Microalgae show a range of responses to exometabolites of foreign species

Apostolopoulou, N. G., Smeti, E., Lamorgese, M., Varkitzi, I., Whitfield, P., Regnault, C. and Spatharis, S. (2022) Microalgae show a range of responses to exometabolites of foreign species. Algal Research, 62, 102627. (doi: 10.1016/j.algal.2021.102627) (PMID:35311224) (PMCID:PMC8924005)

[img] Text
265540.pdf - Published Version
Available under License Creative Commons Attribution.



Studies on microalgae interspecific interactions have so far focused either on nutrient competition or allelopathic effects due to excreted substances from Harmful Algal Bloom (HAB) species. Evidence from plants, bacteria and specific microalgae groups, point to a range of responses mediated by sensing or direct chemical impact of exometabolites from foreign species. Such processes remain under-investigated, especially in non-HAB microalgae, despite the importance of such knowledge in ecology and industrial applications. Here, we study the directional effect of exometabolites of 4 “foreign” species Heterosigma akashiwo, Phaeocystis sp., Tetraselmis sp. and Thalassiosira sp. to each of three “target” species across a total of 12 treatments. We disentangle these effects from nutrient competition by adding cell free medium of each “foreign” species into our treatment cultures. We measured the biomass response, to the foreign exometabolites, as cell number and photosynthetic biomass (Chla), whereas nutrient use was measured as residual phosphorus (PO4) and intracellular phosphorus (P). Exometabolites from filtrate of foreign species were putatively annotated by untargeted metabolomics analysis and were discussed in association to observed responses of target species. Among others, these metabolites included L-histidinal, Tiliacorine and dimethylsulfoniopropionate (DMSP). Our findings show that species show a range of responses with the most common being biomass suppression, and less frequent biomass enhancement and intracellular P storage. Filtrate from the green microalgae Tetraselmis caused the most pronounced negative effects suggesting that non-HAB species can also cause negative chemical interference. A candidate metabolite inducing this response is L-histidinal which was measured in high abundance uniquely in Tetraselmis and its L-histidine form derived from bacteria was previously confirmed as a microalgal algicidal. H. akashiwo also induced biomass suppression on other microalgae and a candidate metabolite for this response is Tiliacorine, a plant-derived alkaloid with confirmed cytotoxic activity.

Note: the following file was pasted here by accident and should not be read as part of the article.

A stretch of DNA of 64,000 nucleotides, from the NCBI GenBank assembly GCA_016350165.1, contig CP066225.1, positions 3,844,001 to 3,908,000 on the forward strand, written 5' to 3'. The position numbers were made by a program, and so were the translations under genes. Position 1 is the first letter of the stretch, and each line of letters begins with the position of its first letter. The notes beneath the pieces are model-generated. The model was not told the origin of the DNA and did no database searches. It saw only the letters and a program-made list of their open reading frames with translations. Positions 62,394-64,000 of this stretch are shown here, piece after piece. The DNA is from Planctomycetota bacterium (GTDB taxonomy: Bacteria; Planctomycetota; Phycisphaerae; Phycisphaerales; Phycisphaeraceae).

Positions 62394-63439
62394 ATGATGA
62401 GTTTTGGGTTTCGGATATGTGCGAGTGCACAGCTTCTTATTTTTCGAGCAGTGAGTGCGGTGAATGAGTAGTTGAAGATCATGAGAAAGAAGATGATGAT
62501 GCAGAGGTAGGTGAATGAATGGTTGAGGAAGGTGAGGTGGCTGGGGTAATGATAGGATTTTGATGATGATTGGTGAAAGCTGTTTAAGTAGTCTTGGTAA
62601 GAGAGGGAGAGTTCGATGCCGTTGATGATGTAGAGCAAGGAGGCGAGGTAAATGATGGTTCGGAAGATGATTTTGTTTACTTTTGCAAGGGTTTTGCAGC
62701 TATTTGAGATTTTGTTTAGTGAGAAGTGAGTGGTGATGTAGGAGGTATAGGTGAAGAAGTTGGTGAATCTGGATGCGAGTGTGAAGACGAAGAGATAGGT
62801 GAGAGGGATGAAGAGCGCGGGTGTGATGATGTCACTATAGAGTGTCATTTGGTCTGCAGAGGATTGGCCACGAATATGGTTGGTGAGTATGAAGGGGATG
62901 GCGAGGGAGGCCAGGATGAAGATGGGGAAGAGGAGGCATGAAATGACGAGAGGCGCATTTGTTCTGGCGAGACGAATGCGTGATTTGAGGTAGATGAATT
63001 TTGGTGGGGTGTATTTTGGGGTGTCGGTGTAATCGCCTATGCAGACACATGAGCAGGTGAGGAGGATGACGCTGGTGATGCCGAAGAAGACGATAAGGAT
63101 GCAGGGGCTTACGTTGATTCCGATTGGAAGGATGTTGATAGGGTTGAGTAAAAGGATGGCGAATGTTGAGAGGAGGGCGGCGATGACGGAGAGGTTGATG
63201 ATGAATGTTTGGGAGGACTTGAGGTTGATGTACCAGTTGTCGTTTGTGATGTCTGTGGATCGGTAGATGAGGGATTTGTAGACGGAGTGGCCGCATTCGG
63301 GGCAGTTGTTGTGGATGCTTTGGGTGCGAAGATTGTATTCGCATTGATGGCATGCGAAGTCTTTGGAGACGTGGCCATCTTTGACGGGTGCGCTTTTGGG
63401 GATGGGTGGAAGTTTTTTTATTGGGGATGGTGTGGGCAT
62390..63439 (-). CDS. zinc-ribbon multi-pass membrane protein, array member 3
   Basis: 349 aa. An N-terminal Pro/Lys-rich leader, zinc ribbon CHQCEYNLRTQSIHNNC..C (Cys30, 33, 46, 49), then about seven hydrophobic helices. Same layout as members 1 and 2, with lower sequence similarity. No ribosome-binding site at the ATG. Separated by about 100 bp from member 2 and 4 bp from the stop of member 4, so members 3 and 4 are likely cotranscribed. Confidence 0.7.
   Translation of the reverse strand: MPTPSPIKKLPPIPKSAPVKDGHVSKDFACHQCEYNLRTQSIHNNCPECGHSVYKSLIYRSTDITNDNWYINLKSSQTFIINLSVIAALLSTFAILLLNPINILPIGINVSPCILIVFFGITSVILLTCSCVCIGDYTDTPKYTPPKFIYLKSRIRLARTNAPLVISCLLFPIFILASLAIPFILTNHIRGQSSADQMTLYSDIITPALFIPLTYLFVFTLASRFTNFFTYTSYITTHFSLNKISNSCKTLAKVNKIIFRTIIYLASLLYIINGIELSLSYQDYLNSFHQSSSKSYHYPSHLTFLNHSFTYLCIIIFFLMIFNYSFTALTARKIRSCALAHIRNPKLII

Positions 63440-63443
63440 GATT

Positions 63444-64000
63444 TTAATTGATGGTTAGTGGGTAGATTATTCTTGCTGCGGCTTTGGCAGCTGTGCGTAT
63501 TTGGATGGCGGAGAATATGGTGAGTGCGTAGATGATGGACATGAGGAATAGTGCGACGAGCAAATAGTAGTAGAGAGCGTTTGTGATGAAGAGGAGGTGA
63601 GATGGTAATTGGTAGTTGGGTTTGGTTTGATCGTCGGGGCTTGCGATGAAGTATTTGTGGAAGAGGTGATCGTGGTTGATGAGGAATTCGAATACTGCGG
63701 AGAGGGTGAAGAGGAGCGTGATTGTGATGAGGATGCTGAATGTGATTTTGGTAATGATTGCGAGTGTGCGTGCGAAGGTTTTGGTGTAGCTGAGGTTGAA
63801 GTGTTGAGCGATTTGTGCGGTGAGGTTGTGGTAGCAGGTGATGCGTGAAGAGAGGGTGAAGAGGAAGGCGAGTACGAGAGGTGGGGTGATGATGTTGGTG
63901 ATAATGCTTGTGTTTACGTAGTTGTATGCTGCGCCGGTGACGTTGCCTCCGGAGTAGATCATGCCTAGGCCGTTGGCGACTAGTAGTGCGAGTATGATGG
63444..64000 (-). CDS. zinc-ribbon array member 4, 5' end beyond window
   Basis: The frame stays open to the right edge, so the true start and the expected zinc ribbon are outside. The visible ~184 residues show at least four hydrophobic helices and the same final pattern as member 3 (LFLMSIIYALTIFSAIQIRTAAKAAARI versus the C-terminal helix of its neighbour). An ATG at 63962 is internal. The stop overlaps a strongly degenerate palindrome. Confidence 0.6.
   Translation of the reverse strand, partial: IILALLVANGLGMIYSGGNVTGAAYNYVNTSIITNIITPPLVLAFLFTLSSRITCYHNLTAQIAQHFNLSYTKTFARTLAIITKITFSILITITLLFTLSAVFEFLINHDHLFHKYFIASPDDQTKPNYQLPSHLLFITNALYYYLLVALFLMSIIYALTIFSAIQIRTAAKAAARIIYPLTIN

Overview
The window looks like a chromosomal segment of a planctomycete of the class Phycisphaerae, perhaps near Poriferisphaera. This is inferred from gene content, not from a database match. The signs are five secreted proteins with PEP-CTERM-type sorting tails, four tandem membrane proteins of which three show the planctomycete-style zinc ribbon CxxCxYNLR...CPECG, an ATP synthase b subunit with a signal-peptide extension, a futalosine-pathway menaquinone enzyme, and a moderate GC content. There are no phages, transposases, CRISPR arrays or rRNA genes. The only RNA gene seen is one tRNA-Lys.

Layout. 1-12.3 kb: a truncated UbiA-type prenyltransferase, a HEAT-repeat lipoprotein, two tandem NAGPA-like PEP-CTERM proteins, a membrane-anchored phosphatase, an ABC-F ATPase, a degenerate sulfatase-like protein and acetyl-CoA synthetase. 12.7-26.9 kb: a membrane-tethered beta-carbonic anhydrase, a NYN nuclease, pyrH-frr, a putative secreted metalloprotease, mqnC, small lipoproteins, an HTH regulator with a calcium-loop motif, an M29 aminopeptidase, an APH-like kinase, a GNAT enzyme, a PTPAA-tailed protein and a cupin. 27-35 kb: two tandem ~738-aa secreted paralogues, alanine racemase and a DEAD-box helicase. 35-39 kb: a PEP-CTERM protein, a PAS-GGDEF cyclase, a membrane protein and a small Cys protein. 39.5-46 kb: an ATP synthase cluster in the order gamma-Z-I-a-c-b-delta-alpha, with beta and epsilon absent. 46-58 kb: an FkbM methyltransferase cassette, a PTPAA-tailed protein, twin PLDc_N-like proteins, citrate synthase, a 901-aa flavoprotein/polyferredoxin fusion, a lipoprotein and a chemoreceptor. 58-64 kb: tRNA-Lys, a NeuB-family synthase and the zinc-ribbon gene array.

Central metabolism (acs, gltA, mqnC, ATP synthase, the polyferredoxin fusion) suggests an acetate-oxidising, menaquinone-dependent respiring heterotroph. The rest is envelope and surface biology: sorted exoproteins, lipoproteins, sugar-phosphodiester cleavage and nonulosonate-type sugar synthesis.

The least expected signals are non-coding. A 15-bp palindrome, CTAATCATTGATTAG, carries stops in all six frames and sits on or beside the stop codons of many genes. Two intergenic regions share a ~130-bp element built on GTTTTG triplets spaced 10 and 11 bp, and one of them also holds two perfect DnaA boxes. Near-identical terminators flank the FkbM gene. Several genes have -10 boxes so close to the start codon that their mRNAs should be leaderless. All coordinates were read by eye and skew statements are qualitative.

Item Type:Articles
Glasgow Author(s) Enlighten ID:Regnault, Mr Clement and Spatharis, Dr Sofie and Apostolopoulou, Miss Natalia-Georgia
Creator Roles:
Apostolopoulou, N. G.Investigation, Methodology, Formal analysis, Visualization, Writing – original draft
Regnault, C.Methodology, Investigation, Writing – review and editing
Spatharis, S.Conceptualization, Methodology, Formal analysis, Visualization, Supervision, Resources, Funding acquisition, Writing – review and editing
Authors: Apostolopoulou, N. G., Smeti, E., Lamorgese, M., Varkitzi, I., Whitfield, P., Regnault, C., and Spatharis, S.
College/School:College of Medical Veterinary and Life Sciences > School of Biodiversity, One Health & Veterinary Medicine
Journal Name:Algal Research
Published Online:22 January 2022
First Published:First published in Algal Research Algal Research 62: 102627
Publisher Policy:Reproduced under a Creative Commons License

University Staff: Request a correction | Enlighten Editors: Update this record

Project CodeAward NoProject NamePrincipal InvestigatorFunder's NameFunder RefLead Dept
306474Harnessing environmental metabolomics to understand algal warfareSofia SpatharisWellcome Trust (WELLCOTR)204820/Z/16/ZLS - Animal Biology